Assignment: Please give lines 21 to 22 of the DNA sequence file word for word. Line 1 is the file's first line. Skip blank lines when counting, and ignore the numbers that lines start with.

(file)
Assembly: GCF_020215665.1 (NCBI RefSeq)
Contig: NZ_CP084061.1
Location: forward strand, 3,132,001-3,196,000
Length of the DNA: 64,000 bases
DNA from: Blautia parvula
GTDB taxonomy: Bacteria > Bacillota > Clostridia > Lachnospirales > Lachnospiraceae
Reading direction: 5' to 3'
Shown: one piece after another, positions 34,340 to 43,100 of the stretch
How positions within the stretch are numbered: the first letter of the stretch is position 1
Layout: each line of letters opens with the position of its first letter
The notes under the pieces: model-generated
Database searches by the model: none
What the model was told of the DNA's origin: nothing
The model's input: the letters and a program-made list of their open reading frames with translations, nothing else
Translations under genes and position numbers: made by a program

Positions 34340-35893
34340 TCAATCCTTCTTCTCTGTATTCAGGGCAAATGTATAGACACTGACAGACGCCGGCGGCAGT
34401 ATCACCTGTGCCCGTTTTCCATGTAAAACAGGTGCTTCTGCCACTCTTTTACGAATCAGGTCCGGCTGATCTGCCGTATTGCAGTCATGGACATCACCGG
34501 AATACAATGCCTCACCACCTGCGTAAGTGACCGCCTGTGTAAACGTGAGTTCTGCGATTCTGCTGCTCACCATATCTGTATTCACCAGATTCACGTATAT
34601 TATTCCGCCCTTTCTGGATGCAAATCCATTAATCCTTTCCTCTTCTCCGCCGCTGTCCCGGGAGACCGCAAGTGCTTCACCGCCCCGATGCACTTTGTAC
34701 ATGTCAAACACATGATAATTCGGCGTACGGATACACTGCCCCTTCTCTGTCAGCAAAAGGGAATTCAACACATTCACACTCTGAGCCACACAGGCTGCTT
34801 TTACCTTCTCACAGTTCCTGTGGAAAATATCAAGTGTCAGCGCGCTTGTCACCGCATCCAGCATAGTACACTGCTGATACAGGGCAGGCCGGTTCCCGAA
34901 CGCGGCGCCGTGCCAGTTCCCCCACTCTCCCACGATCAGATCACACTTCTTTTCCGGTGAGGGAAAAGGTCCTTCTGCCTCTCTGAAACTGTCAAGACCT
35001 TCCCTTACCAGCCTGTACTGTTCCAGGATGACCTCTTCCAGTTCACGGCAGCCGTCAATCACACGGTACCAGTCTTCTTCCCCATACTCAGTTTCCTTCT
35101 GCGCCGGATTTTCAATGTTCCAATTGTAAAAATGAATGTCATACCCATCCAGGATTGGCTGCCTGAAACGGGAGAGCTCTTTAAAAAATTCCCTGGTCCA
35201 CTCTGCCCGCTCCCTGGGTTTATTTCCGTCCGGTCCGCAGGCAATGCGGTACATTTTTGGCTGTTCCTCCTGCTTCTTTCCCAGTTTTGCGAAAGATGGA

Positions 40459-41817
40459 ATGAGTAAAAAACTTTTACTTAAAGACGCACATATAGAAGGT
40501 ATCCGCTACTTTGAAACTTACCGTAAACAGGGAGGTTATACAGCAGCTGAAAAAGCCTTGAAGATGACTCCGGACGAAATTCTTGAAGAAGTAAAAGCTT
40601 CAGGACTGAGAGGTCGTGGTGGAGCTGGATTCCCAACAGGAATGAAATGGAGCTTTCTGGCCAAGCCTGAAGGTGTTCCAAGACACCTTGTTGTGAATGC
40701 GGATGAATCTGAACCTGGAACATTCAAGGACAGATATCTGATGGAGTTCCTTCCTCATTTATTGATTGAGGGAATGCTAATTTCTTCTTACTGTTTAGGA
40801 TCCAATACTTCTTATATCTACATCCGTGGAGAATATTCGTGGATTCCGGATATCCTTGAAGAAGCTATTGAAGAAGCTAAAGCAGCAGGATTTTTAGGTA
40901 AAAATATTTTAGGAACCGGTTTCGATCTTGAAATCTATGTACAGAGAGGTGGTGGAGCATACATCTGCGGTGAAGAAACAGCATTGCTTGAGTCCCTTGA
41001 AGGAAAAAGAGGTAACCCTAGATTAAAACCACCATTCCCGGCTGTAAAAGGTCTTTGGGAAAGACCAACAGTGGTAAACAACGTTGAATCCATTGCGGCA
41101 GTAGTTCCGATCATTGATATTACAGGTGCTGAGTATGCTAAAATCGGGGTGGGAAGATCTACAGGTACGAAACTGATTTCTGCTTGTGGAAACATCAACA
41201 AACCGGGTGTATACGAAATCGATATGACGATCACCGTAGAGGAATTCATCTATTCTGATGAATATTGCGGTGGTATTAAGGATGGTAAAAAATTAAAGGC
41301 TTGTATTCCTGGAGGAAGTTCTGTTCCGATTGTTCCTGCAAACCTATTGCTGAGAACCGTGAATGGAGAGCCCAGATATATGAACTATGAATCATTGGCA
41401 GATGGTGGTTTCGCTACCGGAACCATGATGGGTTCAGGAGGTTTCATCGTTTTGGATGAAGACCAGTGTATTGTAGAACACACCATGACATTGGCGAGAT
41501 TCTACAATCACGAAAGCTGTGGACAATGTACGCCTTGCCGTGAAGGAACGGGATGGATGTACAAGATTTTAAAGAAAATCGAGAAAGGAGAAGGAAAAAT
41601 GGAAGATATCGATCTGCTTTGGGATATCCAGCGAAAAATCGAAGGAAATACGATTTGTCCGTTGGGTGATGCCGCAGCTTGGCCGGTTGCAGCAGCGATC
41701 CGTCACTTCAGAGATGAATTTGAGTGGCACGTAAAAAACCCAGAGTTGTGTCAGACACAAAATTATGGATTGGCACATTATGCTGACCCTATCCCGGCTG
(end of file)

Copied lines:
34701 ATGTCAAACACATGATAATTCGGCGTACGGATACACTGCCCCTTCTCTGTCAGCAAAAGGGAATTCAACACATTCACACTCTGAGCCACACAGGCTGCTT
34801 TTACCTTCTCACAGTTCCTGTGGAAAATATCAAGTGTCAGCGCGCTTGTCACCGCATCCAGCATAGTACACTGCTGATACAGGGCAGGCCGGTTCCCGAA